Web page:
Endangered Species: A Surly Bear in the Bible Belt – Jeff Mann (Lethe Press)

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Be warned: Endangered Species: A Surly Bear in the Bible Belt by Jeff Mann is aptly named—there is plenty of righteous indignation here. He suffers no fools gladly, and aims his wrath at homophobes and hypocrites of all kinds—regardless of their religious or political affiliation—and takes no prisoners.

Of course, that is not all that this volume of essays is: it also contain wry humor, nostalgia, regret, and even some acceptance and detachment. Mann wrote the twenty-two essays contained herein (of which thirteen have previously been published in print anthologies or online) over the past ten years, between 2009 and 2017. (Reader warning: Mann explains in his introductory Author’s Note that these essays were not initially intended to be collected together, so there’s a fair amount of overlap in autobiographical details. Mann eliminated some of this repetition when reprinting these essays, but kept some in order to preserve the integrity of individual essays.) That being said, they run the gamut: to borrow a culinary metaphor, this volume is a smorgasbord of writings, everything from short, lyrical elegies (“David”) to serious, substantive pieces about teaching Appalachian writers in college curricula (“The Feast Hall, the rsenal, and the Mirror”) and his literary influences (“Romantic”).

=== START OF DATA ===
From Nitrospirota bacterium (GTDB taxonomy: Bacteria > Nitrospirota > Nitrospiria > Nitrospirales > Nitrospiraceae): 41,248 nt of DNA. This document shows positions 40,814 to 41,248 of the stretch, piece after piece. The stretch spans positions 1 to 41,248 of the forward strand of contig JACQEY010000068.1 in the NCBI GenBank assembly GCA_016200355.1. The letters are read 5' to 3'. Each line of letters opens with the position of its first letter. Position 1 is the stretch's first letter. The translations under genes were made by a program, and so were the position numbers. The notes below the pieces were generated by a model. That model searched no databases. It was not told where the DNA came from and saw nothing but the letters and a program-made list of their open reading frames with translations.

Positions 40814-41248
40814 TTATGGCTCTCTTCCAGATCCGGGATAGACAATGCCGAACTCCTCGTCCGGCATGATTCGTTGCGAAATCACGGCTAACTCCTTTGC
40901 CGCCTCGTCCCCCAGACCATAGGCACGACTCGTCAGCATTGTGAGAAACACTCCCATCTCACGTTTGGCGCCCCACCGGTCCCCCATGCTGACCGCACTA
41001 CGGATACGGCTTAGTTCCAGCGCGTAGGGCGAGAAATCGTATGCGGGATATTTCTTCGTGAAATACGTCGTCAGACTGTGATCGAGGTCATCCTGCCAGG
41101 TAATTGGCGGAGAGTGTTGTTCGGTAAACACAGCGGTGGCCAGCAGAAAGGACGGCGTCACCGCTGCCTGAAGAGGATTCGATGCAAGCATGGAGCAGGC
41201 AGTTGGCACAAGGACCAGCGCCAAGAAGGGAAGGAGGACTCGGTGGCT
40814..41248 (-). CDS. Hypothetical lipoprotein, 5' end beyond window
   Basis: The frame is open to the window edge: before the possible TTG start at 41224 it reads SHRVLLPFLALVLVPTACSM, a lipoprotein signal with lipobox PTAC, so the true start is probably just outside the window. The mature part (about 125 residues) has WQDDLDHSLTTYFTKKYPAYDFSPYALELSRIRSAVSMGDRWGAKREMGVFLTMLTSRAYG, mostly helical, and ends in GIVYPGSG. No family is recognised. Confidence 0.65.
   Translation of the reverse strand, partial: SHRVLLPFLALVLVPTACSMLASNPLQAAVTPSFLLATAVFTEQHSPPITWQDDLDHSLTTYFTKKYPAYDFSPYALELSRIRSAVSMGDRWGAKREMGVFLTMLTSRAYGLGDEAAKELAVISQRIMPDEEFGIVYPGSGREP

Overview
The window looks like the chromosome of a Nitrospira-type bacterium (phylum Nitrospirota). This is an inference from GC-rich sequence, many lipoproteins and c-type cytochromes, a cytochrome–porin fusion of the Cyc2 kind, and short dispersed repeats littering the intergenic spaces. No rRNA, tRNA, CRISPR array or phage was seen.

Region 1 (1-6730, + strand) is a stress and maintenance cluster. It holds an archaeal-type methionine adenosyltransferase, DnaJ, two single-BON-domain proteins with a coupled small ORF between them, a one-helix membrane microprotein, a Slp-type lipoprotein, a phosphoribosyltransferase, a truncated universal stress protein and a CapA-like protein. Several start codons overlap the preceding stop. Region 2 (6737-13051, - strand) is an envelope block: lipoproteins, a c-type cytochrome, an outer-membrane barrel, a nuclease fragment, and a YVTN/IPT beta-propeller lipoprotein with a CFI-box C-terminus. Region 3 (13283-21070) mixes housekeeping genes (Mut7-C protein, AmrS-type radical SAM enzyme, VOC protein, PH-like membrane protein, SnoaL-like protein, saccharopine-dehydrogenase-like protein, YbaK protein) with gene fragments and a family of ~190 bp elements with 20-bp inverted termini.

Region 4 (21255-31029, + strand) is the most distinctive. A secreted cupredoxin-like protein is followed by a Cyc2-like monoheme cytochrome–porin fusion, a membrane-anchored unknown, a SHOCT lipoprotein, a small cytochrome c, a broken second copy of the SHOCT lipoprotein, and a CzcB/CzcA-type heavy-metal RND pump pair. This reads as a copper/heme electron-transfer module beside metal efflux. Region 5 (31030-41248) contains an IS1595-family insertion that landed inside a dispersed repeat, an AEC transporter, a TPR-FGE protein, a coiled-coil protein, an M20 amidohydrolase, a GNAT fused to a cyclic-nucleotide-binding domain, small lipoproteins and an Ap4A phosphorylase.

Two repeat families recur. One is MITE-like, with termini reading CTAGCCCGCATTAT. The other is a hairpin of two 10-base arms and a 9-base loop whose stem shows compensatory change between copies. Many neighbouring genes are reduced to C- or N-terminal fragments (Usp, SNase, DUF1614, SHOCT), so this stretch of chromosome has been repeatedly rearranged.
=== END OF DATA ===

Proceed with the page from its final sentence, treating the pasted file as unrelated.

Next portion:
Most of Mann’s essays reflect on the various intersections in his life: being Gay; living in Appalachia; being a leatherbear; being a Gay leatherbear in a non-urban part of Appalachia. Mann recognizes that he is cast very much as a niche writer; nevertheless, most Gay readers will be able to connect with him to some extent when he writes about such universal topics as family, both by blood (“Amy”) and by spirit (“Big Queer Convocations”), and home. Additionally, older readers will empathize with Mann’s looking back as he nears middle age, and grows more contemplative. (Oh, the aging leatherbear is still surly; but now he has learned to choose which battles he will fight.) And Mann simply could not write a book of this length without also discussing food (“Scrapple,” “Muslim Food”).